So sweet, the sense faints picturing them! Thou
For whose path the Atlantic’s level powers

Cleave themselves into chasms, while far below
The sea-blooms and the oozy woods which wear
The sapless foliage of the ocean, know

Thy voice, and suddenly grow grey with fear,
And tremble and despoil themselves: O hear!

IV

If I were a dead leaf thou mightest bear;
If I were a swift cloud to fly with thee;
A wave to pant beneath thy power, and share

The impulse of thy strength, only less free
Than thou, O Uncontrollable! If even
I were as in my boyhood, and could be

The comrade of thy wanderings over Heaven,
As then, when to outstrip thy skiey speed
Scarce seemed a vision; I would ne’er have striven

As thus with thee in prayer in my sore need.
Oh! lift me as a wave, a leaf, a cloud!
I fall upon the thorns of life! I bleed!

A heavy weight of hours has chained and bowed
One too like thee: tameless, and swift, and proud.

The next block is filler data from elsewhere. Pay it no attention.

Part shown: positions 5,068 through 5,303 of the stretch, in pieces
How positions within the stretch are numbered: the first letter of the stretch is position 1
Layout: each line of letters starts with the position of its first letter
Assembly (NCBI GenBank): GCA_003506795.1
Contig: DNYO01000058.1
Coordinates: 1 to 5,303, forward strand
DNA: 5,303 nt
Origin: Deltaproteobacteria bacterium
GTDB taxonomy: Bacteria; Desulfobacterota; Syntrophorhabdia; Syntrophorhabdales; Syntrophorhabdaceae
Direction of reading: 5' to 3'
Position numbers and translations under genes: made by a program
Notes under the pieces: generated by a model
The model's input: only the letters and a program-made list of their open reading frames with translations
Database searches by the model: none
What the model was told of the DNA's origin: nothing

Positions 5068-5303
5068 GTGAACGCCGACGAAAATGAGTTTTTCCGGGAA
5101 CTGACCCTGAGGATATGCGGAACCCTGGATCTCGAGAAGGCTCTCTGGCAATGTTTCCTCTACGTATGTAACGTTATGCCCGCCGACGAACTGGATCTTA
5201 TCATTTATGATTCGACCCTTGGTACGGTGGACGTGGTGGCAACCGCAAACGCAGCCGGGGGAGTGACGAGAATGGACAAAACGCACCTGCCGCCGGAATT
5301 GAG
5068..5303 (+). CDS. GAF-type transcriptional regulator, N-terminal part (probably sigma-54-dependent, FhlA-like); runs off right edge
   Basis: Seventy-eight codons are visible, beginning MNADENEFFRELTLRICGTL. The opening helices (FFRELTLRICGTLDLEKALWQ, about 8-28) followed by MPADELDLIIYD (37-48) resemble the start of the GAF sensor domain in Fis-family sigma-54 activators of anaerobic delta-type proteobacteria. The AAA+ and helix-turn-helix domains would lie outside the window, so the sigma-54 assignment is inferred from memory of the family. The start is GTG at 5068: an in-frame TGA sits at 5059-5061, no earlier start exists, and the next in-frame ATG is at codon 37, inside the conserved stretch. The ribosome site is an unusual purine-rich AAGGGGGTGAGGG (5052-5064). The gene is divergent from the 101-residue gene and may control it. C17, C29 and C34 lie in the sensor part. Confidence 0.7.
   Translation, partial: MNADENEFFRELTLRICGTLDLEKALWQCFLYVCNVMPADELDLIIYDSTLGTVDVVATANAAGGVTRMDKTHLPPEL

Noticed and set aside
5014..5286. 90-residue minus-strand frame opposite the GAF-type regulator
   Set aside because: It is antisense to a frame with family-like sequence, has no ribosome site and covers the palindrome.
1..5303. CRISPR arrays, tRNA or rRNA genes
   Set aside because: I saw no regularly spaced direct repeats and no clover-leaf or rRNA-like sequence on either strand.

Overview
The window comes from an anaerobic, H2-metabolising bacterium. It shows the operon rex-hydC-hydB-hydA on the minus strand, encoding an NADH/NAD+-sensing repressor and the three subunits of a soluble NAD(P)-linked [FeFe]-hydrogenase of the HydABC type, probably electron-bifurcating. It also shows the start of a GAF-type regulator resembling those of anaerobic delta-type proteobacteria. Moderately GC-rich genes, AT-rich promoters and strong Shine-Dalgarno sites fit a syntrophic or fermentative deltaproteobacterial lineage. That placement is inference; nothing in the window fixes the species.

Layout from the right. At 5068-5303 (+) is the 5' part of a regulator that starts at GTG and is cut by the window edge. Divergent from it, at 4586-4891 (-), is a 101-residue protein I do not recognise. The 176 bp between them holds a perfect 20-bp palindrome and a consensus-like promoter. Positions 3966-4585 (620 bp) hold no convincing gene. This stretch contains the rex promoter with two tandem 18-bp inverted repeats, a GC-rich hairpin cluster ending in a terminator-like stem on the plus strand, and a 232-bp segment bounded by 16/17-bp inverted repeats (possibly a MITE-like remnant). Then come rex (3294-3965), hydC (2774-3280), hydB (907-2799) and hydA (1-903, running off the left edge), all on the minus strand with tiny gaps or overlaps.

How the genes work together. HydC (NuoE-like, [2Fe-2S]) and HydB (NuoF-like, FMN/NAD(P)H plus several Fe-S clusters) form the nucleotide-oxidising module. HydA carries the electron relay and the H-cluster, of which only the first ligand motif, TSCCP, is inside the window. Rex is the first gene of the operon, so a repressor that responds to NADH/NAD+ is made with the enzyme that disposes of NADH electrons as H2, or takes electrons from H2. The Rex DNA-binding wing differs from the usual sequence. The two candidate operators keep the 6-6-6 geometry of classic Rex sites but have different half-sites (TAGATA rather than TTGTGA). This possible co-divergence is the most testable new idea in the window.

V

Make me thy lyre, even as the forest is:
What if my leaves are falling like its own!
The tumult of thy mighty harmonies

Will take from both a deep, autumnal tone,
Sweet though in sadness. Be thou, Spirit fierce,
My spirit! Be thou me, impetuous one!

Drive my dead thoughts over the universe,
Like wither’d leaves, to quicken a new birth!
And, by the incantation of this verse,

Scatter, as from an unextinguished hearth
Ashes and sparks, my words among mankind!
Be through my lips to unawakened Earth

The trumpet of a prophecy! O Wind,
If Winter comes, can Spring be far behind?

Vocab 12

Paragon – n. a model of perfection; pattern
Pedantic – adj. stuffy or dogmatic; meticulous; academic
Placid – adj. undisturbed, peaceful
Precocious – adj. early in development especially mental development
Prodigious – adj. exciting wonder; extraordinary in size or degree
Prolific – adj. producing abundantly; marked by abundant productivity
Prudent – adj. cautious; discreet
Reverent – adj. devout; solemn; worshipful
Savant – n. a learned person; scholar
Viable – adj. capable of living, growing, and developing